Now, McDonnell has changed his mind and is opposing the bill as currently written. From his statement:
Over the past days I have discussed the specific language of the proposed legislation with other governors, physicians, attorneys, legislators, advocacy groups, and citizens. It is apparent that several amendments to the proposed legislation are needed to address various medical and legal issues which have arisen. It is clear that in the majority of cases, a routine external, transabdominal ultrasound is sufficient to meet the bills stated purpose, that is, to determine gestational age. I have come to understand that the medical practice and standard of care currently guide physicians to use other procedures to find the gestational age of the child, when abdominal ultrasounds cannot do so. Determining gestational age is essential for legal reasons, to know the trimester of the pregnancy in order to comply with the law, and for medical reasons as well.While it's absolutely unbelievable that McDonnell and his advisors did not know exactly what a trans-vaginal ultrasound was, and what it would mean for Virginia's women, maybe he actually was educated by the huge response against the bill. Or maybe he can just read polls. At any rate, a victory. Now the fight moves to the familiar ground of having mandated ultrasounds of any kind for women seeking an abortion.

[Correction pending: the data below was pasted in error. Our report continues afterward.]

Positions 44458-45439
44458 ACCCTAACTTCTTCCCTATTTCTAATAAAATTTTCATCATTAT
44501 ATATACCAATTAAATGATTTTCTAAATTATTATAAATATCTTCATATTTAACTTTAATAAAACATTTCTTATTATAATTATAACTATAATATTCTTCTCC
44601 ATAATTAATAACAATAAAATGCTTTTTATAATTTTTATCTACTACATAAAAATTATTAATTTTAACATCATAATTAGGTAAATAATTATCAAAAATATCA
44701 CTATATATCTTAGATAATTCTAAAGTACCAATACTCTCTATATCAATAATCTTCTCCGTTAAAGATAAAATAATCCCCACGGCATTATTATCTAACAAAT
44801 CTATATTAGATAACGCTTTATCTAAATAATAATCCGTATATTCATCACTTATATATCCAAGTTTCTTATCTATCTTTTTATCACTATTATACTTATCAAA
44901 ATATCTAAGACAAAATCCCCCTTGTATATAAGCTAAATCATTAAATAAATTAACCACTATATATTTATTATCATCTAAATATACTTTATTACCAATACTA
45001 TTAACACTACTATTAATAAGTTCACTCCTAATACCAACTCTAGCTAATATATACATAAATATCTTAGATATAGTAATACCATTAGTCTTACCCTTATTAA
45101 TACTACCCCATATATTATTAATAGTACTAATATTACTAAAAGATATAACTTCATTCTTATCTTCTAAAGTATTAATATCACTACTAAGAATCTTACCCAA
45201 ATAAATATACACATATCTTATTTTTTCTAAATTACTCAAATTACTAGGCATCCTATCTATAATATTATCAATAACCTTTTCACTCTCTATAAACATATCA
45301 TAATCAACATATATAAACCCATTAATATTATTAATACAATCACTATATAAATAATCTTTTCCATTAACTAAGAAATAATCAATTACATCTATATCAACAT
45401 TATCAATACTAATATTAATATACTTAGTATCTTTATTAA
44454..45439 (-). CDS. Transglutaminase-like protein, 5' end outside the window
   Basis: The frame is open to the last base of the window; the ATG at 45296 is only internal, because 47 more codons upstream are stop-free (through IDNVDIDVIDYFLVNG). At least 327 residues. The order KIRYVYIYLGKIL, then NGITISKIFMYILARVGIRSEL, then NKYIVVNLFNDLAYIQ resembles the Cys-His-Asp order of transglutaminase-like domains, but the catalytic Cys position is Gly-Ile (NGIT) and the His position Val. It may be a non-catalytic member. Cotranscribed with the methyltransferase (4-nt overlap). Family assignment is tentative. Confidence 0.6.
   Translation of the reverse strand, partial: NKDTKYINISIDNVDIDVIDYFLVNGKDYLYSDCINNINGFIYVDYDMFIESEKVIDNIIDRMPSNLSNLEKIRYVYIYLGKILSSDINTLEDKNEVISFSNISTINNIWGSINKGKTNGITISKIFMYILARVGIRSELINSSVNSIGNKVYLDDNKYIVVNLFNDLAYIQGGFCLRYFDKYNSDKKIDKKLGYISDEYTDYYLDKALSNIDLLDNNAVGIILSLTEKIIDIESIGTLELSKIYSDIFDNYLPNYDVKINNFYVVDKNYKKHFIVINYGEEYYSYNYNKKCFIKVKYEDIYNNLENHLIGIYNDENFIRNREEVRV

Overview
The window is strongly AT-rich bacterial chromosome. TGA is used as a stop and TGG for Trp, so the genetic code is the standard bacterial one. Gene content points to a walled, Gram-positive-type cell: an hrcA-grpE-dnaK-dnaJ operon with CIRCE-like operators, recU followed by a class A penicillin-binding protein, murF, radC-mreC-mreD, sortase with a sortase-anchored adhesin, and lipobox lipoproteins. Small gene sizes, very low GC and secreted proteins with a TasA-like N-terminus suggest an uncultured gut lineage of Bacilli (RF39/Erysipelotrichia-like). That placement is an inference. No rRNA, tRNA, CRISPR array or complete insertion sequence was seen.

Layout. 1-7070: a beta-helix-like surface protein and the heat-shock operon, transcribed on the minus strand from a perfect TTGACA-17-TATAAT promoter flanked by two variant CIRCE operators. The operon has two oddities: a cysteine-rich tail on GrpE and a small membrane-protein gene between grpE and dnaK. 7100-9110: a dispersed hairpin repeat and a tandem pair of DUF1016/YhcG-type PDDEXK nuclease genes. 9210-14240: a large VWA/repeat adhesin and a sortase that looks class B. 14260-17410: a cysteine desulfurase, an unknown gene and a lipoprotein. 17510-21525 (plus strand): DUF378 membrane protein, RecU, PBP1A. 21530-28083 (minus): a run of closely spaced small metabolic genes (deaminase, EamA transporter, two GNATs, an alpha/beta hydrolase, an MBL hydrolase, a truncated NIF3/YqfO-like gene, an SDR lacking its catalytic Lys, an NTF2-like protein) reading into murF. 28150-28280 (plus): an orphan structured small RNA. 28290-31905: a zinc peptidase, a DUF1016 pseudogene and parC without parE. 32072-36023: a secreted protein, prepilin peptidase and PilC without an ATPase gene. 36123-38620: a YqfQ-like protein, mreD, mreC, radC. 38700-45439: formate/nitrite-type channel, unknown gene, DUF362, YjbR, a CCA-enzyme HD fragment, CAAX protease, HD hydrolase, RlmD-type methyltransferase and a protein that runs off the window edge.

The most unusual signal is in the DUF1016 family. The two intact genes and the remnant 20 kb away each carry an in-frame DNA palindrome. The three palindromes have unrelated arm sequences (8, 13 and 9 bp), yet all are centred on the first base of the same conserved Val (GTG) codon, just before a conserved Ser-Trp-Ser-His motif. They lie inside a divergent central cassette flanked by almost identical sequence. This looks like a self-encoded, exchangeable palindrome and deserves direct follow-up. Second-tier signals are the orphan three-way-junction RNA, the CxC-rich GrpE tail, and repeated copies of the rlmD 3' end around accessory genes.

Thus, having looked at the current proposal, I believe there is no need to direct by statute that further invasive ultrasound procedures be done. Mandating an invasive procedure in order to give informed consent is not a proper role for the state.No person should be directed to undergo an invasive procedure by the state, without their consent, as a precondition to another medical procedure.